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Every business aims to improve performance. Whether that’s through increasing sales or improving service, a high performing team can help. However, when it’s time to give employees constructive feedback, it can be difficult to know where to begin. Two Story specializes in performance analytics. The company combines AI algorithms with behavioral science to dig deeper into performance-related data and create personalized solutions to help take businesses to the next level.

Two Story’s CEO, Kerry Goyette, has built her business on the concept of healthy performance evaluations. Goyette recently shared a more intimate side of this focus by talking about evaluating her own Two Story team. The CEO addressed several of the biggest do’s and don’ts with performance reviews and expounded on how to improve on uncovering the secrets of a high-performing team.

Serenity Gibbons: What are three things leaders should look for when evaluating team performance?

Kerry Goyette: Information flow is number one. That’s the degree to which information flows across organizational boundaries. It informs senior leaders and equips front-line employees with the metrics they need to understand the bottom-line impact of their day-to-day choices. I read in Harvard Business Review that researchers can predict with remarkable accuracy the amount of quality output solely by measuring information flow between teams.

I would also add the ability to execute and hit deadlines during unexpected contingencies. This is especially crucial in a pandemic economy where uncertainty and volatility are all around us. The best teams always find a way to execute.

And third? Disciplined focus. That’s the habit of differentiating activity from progress. The best teams recognize when their effort has traction and remain disciplined enough to focus on the efforts that are responsible for driving results.

Gibbons: What are a few things you always look for when you’re looking to add to your team?


Goyette: Emotional intelligence is number one. I talk about this a lot in my book, The Non-Obvious Guide to Emotional Intelligence. Work ethic is also non-negotiable. It’s one of the few can’t-be-trained attributes. I’d add self-starting and self-accountability to that list, too. Both of those are critical in a volatility, uncertainty, complexity, and ambiguity environment. Everyone on my team must possess a bias for action and a habit of leading themselves.

Gibbons: Where do leaders often fall short when evaluating their teams? What are they likely to overlook?

Goyette: That’s a good question. I see three common pitfalls. I often see leaders overemphasize past performance as a predictor of future performance. Past results aren’t necessarily predictive of future results. This is particularly short-sighted when the environment shifts.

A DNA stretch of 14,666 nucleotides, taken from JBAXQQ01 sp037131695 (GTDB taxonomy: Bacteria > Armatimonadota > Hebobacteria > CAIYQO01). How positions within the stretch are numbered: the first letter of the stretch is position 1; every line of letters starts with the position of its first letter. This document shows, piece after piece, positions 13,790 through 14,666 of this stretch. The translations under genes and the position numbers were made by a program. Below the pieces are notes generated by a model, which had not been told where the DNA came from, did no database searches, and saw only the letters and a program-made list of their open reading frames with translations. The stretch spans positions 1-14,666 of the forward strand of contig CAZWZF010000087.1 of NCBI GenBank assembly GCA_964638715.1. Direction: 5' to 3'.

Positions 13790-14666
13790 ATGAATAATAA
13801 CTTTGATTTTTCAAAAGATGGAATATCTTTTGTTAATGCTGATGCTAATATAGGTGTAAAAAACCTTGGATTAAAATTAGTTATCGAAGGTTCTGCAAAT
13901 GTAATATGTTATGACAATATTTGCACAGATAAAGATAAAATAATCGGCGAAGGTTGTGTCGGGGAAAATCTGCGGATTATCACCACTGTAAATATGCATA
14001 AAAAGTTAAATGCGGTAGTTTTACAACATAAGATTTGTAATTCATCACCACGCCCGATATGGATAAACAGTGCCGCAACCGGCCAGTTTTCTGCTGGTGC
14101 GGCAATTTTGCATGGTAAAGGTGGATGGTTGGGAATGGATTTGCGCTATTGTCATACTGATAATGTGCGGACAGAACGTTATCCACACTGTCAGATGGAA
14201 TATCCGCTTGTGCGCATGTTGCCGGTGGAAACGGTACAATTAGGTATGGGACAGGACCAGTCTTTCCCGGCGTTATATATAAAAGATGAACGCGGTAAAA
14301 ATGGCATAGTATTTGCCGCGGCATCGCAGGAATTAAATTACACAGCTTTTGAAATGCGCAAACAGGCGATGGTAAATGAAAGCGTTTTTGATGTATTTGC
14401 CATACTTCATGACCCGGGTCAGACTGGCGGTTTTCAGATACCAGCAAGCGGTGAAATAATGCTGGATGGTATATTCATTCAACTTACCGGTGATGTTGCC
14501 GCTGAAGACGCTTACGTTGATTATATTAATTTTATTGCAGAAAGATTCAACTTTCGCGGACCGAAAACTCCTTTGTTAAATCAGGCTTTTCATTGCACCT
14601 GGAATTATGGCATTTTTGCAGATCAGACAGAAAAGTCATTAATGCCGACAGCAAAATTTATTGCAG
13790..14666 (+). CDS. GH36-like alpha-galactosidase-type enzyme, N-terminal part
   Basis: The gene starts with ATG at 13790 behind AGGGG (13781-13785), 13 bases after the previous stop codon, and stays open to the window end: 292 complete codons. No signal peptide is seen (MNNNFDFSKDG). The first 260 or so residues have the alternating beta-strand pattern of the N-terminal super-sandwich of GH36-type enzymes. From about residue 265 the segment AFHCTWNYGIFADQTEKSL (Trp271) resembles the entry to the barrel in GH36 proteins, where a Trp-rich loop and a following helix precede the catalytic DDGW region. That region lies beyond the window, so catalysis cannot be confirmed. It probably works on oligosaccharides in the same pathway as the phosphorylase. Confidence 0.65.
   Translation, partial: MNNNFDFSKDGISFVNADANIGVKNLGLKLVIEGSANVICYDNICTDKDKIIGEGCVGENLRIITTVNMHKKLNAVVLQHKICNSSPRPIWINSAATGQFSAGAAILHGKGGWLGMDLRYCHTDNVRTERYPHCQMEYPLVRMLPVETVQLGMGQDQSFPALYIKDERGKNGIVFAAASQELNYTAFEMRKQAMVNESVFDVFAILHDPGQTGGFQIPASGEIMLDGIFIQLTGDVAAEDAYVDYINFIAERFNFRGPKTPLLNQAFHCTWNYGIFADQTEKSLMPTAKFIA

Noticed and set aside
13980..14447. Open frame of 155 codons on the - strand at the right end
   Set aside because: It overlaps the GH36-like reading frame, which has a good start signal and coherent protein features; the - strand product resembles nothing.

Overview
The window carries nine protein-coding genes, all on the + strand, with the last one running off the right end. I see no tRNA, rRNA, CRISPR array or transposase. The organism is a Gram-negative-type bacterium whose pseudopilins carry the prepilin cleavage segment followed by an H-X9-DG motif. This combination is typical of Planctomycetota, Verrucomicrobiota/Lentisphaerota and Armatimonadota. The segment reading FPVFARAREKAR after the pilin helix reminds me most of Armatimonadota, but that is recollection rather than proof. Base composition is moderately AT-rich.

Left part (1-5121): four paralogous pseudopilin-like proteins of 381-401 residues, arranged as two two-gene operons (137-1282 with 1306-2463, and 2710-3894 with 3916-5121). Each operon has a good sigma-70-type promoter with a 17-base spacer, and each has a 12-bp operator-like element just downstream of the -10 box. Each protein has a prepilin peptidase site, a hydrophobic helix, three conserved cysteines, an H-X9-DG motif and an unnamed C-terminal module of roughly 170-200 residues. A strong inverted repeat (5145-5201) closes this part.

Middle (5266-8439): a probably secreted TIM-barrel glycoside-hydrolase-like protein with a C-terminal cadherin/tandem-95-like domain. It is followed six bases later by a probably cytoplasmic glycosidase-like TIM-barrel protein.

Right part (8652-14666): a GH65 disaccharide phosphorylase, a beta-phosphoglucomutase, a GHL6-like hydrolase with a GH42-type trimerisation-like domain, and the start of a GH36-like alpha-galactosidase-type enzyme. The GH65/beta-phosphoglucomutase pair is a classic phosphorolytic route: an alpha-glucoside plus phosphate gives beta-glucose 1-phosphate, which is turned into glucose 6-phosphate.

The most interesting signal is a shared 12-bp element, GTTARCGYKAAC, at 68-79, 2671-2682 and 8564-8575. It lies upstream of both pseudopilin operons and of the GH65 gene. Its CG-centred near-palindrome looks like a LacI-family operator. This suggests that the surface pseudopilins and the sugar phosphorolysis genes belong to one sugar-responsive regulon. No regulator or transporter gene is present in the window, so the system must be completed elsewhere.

In addition, I challenge leaders to evaluate team performance using direct business outcomes. For some teams this is easy. Sales teams typically have vast datasets measuring milestones and outcomes. For others, it can be more difficult and require some creativity to identify concrete outcomes.

Lastly, it’s easy to fall into a similarity bias, rewarding behaviors that align with the leader’s preferences. Instead of finding people who look like them, leaders should identify the needs of the business and incentivize the right behaviors.

Gibbons: What are some things you do daily to help build and maintain a strong team?

Goyette: I position my team in roles and opportunities that stretch them. That means I’m encouraging them to live at the boundary of what they’re capable of. This is uncomfortable at times, but it’s a form of high support. It builds a sense of confidence in the team that I unequivocally believe in them. It’s also a high-level challenge that accelerates their growth and development.

Gibbons: Can you name some ways you help improve how your team works together and communicates?

Goyette: I drive clarity and focus for the team. That means I’m framing every meeting with relevant context and clear objectives and redirecting conversations that meander off-track back to the objective at hand. I also model authenticity and encourage my team to bring candid, respectful perspectives to the table. We also lean into task conflict — that’s debating the topic — while avoiding relational conflict whenever possible.

Gibbons: Are there any tools you use to help evaluate your team’s success?

Goyette: Absolutely. We use our product, Performance Story. It discovers the most predictive KPIs across a business so leaders can drive clarity, alignment, and accountability. We also use Slack on a daily basis, and I often check in on public channels to evaluate information flow and collaboration

Gibbons: What’s your biggest piece of advice for entrepreneurs tasked with evaluating their teams?

Goyette: It’s conventional wisdom, but it never gets old. Don’t assume that past performance is predictive of startup performance and overreliance on subject matter expertise. Being successful in a startup is a very different skill set than being successful in a large company. Let your team evolve with your growth over time.

Gibbons: Is there anything else you’d like to add?

Goyette: The last thing I’ll say is that what actually predicts performance is often not what you think. It isn’t formulaic. You have to be relentless to discover what you really need. Your survival depends on it.


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